WHEN Lieutenant Kevin Gleeson saw the large force of screaming Baluba warriors advance on the small patrol of 11 Irish soldiers, he ordered a rapid retreat.
Lt Gleeson ordered troops to turn their two vehicles around in a bid to escape the deadly fate, on a hot African day about 13 miles from the village of Niemba in the former Belgian Congo.
But within seconds, the dusty road near the River Luweyeye, became a bloody battleground as the Irish UN soldiers fought for their lives.
A total of eight, including the patrol leader, Dublin-based Lt Gleeson, were killed. Two survivors escaped into the bush.
The fate of the 11th, Trooper Anthony Browne from Dublin, would not be known until exactly two years later.
The short, fierce fight at 3pm on a hot day on November 8, 1960, has gone down in Irish history as the Niemba Ambush.
It was, and remains, the biggest single loss of life suffered by the Defence Forces in a proud history of more than half a century of Irish soldiers serving under the blue UN flag.
The ambush seared into the national consciousness and proved a seminal moment of the 1960s.
When the victims were brought home for burial in Glasnevin, half a million people lined the streets in a huge outpouring of sympathy and grief.
The ambush also raised questions about the army's role in the Congo and why a band of well armed soldiers were overwhelmed by tribesmen mainly armed with bows and arrows.
Veteran journalist Tom McCaughran's book, The Peacemakers Of Niemba was first published in 1966 and answered many of the questions posed by the public and politicians.
Now, nearly 50 years later, he brings the story up to date – and provides a valuable resource for a new generation of Irish people who want to learn more about the sacrifice by young soldiers in a foreign land.
It is a tale of bravery in the face of a superior enemy force, of bringing killers to justice – and of a secret mission to recover Trooper Browne's body deep in Baluba territory.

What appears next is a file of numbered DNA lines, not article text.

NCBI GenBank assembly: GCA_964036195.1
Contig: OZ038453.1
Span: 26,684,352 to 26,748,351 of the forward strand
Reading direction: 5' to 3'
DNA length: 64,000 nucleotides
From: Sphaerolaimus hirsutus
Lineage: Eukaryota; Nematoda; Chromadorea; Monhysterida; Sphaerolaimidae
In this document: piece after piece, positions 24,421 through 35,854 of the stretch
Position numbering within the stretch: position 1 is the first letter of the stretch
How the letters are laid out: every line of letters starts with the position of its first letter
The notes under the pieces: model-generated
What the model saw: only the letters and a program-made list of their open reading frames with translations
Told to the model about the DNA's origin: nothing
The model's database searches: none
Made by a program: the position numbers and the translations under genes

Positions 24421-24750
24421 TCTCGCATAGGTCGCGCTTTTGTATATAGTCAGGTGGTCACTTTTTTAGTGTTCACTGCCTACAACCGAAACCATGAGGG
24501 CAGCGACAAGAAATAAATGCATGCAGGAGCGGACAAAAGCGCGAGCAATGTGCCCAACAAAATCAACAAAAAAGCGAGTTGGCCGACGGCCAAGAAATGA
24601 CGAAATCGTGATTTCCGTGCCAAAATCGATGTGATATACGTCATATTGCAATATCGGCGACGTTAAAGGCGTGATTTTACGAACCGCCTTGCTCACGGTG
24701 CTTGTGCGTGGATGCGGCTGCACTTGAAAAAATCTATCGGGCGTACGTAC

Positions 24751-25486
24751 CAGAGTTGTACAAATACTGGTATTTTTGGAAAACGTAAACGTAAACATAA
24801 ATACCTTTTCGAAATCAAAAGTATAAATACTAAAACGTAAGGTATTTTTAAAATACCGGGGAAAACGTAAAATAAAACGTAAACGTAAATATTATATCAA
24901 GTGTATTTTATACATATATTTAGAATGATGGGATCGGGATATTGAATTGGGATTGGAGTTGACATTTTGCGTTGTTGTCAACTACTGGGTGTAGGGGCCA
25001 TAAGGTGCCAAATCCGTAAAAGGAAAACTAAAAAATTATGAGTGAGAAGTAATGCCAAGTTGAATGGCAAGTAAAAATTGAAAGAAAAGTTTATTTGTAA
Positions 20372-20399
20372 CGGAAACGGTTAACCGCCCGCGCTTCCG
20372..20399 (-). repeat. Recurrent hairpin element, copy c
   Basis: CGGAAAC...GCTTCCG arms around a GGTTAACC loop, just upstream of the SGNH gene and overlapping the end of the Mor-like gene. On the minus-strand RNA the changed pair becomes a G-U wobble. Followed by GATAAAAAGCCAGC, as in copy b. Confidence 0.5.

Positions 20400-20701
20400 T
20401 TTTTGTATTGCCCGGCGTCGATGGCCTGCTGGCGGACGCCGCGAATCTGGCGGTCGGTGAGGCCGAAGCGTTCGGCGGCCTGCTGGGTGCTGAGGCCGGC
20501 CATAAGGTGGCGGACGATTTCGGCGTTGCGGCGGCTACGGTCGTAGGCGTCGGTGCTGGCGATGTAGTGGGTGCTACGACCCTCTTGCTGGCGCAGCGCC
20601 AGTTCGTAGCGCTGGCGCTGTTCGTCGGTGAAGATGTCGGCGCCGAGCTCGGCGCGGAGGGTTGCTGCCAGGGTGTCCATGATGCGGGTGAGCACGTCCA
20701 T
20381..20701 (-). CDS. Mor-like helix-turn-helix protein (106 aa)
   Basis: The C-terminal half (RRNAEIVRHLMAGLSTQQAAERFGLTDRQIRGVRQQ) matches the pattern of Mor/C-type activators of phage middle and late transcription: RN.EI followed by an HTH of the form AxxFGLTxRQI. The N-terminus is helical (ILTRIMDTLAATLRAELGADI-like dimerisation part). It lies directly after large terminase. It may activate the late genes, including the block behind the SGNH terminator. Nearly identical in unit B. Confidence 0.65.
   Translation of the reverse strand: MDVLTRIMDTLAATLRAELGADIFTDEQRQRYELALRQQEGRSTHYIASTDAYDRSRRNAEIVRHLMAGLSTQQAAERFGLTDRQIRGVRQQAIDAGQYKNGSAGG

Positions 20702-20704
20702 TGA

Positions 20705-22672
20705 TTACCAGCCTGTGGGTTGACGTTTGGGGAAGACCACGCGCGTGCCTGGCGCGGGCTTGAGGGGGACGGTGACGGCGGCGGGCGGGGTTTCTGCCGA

Lt Gleeson and his platoon of 40 men based in the small town of Niemba were part of two battalions of more than 1,000 Irish soldiers, the 32nd and 33rd, sent to the Congo in the summer of 1960.
The Congo was a vast area with just 1,500 UN troops deployed over an area of north Katanga as large as England and Wales.
The initial Irish troops sent to the Congo arrived in bulls wool uniforms, more suited to the dank Irish weather and armed with the outdated .303 Lee Enfield bolt action rifle as their standard weapon.
Many had never been outside Ireland or flown in an aircraft before, but they quickly adapted to their new surroundings although shortages of vehicles and radio equipment were to be a major problem.
Lt Gleeson and his soldiers were typical of the Irish peacekeepers: they saw their role as stabilising the area, preventing wanton killings and flying the UN flag.
The Congo was in turmoil, with bloody clashes between the gendarmerie – Katangan soldiers operating with white Belgian officers –and the Baluba of North Katanga, who were opposed to the new secessionist regime.
Lt Gleeson and his soldiers had already proved their mettle by negotiating their way through hostile Balubas to rescue a Catholic priest, overcoming constant roadblocks and harassment and caring for local civilians.
But they were 86 miles from their headquarters and any reinforcements would take hours to get to them if they needed help quickly.
On November 8, 1960, that help was badly needed after a savage ambush near Niemba.
Even as more than 100 warriors advanced on them, the Irish still tried to talk peace.
Only when the arrows flew and soldiers were hit, did they fire back with rifles and Gustaf sub machine guns.
More than 25 Balubas were killed and many wounded in the bitter hand-to-hand fighting.
The Irish who died were were Lt Gleeson, Sgt Hugh Gaynor, Cpl Liam Duggan, Cpl Peter Kelly, Pte Matthew Farrell, Tpr Thomas Fennel, Tpr Anthony Browne, Pte Michael McGuinn and Pte Gerard Killeen.
Trooper Browne was later posthumously awarded the Military Medal for Gallantry, for his bravery during the action.
The two survivors were Trooper Thomas Kenny and Private Joe Fitzpatrick. Both are still alive.
A search by UN troops and planes failed to find Tpr Browne.
Irish troops later arrested some of the Baluba killers in Operation Shamrock. Five were jailed.
Two years later, in a top secret operation, four Irish officers, including my father, Captain Jim Lavery, second in command of Tpr Browne's home unit in Cathal Brugha Barracks, Rathmines, recovered his body.
My father followed a village headman through the bush to a spot near a vegetable patch, and there, as he wrote in his diary, "was little Browne". The remains were found about three miles from the ambush site.
The Peacemakers Of Niemba by Tom McCaughren is published by Somerville Press at €11.99. Former Justice Minister Nora Owen will officially launch the book at McKee Barracks on March 21.